By Tanya Slavin
I’m watching Martin’s weekly private swimming lesson from the viewing area of the local pool. A girl of about the same age as him is swimming widths nearby, accompanied by her teacher. There is nothing unusual about the girl, but her presence suddenly disrupts the sense of normal that I’ve gotten used to. Every time she answers her teacher out loud, her voice rings like a bell standing out from the background noises of the pool, and I stare at the source of the sound in sheer amazement. I’m so used to Martin’s silent ways that I forgot what is “normal,” and this girl seems to me nothing short of a miracle. Will I ever hear Martin’s voice like this too?
My six-year-old son Martin has Selective Mutism (SM), a rare childhood anxiety disorder that makes a child who is perfectly capable of speaking unable to speak in certain situations. At this time, Martin only speaks to family members and a few family friends.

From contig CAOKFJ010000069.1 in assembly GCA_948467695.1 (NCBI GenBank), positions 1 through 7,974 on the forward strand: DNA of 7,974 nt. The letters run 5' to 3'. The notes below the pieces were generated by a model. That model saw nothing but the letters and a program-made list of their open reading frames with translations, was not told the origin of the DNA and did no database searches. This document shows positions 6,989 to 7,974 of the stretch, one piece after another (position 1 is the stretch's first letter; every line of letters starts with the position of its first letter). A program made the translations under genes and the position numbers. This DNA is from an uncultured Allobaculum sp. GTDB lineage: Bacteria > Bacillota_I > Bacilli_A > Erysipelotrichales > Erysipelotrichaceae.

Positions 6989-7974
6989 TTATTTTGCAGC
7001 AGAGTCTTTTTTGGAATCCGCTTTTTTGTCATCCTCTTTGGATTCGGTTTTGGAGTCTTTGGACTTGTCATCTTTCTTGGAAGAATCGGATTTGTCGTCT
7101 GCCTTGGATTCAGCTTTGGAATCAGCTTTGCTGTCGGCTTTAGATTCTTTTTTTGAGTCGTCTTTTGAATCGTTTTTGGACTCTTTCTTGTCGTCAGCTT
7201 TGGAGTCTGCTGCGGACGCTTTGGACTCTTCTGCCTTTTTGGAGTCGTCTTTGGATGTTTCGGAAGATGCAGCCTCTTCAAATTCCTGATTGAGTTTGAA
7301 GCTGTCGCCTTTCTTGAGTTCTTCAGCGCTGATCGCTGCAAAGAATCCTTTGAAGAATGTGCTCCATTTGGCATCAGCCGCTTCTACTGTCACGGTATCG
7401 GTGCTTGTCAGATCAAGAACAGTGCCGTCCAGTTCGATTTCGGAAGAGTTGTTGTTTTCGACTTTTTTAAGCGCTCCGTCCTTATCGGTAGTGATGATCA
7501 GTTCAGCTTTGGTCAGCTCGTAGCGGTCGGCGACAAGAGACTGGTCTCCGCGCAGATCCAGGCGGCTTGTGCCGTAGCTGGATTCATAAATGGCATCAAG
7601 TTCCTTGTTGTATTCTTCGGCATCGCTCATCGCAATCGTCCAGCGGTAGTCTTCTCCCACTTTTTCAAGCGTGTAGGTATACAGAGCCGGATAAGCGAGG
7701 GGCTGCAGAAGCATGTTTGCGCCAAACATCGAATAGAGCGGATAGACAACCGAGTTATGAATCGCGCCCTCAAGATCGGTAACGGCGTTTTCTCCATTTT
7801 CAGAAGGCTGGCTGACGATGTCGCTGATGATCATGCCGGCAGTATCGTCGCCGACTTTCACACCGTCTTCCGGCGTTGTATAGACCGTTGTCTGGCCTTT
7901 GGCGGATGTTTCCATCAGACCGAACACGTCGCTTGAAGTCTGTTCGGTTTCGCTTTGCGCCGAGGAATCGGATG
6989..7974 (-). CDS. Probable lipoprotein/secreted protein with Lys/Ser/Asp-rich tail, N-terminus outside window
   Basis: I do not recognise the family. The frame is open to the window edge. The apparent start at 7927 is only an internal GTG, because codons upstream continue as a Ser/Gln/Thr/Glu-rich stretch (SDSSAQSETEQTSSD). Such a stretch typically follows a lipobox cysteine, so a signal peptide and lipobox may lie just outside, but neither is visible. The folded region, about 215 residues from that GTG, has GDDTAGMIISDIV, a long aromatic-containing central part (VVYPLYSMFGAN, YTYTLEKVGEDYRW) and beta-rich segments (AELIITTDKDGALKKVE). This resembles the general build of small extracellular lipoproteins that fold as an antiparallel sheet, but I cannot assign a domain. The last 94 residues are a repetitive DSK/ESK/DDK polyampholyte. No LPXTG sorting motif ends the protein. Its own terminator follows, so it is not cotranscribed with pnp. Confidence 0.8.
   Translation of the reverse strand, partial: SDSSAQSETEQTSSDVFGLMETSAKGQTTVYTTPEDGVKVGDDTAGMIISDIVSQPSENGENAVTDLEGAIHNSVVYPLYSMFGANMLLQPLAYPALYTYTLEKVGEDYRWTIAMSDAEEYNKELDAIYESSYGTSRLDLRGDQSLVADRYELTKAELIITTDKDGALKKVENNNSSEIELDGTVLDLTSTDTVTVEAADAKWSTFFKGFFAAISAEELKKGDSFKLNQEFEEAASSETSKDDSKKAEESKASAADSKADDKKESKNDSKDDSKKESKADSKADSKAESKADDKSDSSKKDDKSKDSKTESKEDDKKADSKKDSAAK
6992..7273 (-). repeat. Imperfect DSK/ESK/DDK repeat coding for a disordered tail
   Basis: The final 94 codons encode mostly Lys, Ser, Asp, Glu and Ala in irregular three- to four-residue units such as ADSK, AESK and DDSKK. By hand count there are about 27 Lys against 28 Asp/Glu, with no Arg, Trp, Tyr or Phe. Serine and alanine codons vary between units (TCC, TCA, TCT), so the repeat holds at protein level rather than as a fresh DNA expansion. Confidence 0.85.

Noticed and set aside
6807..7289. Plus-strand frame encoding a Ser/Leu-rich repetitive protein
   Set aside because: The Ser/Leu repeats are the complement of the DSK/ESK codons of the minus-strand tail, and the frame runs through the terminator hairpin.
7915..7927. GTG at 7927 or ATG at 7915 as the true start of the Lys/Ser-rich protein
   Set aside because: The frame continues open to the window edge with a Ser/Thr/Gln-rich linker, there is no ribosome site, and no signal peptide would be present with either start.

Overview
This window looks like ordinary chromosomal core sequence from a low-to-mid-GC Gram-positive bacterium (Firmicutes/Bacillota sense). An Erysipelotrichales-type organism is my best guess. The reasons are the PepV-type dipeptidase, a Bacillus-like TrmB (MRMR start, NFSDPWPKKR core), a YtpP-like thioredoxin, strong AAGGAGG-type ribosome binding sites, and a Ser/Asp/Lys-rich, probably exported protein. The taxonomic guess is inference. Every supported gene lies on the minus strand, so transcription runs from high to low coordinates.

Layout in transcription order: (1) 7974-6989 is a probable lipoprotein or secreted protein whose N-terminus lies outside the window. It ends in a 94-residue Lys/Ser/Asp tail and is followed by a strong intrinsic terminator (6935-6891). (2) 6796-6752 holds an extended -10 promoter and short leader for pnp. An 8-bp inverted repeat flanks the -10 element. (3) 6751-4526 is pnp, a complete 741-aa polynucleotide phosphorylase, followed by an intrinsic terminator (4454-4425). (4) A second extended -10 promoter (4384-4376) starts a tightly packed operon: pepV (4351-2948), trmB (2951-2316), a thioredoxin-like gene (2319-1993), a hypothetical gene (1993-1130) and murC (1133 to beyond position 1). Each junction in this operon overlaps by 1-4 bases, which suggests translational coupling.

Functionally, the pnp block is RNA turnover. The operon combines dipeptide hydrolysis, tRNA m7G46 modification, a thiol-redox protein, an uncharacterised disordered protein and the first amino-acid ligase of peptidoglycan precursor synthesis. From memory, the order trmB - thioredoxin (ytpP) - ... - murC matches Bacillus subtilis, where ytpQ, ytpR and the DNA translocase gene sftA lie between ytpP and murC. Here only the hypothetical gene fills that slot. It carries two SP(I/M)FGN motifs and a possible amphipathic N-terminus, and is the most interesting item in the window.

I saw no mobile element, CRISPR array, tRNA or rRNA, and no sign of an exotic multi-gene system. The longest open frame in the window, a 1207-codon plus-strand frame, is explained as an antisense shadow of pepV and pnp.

At home, with us, he is relaxed, chatty and loud. New situations make him freeze like a deer caught in the headlights. In the now familiar school environment, he interacts and plays with kids, has friends, but communicates with them only in gestures. He may even laugh and cry, but all without emitting a sound.
We are not sure how and why it started, but three years ago, things were different. Back then, Martin was an average three-year-old—a video of his 3rd birthday party at his daycare where he is chatting and singing happily confirms that. Then, suddenly something changed, shifted, he became more self-conscious, gradually narrowing his talking circle to just family members. The onset of his SM coincided with him beginning a new daycare, so, at the beginning, it looked like nothing more than normal shyness in a new situation. But when after a few months he still didn’t talk, we were certain that something was not right.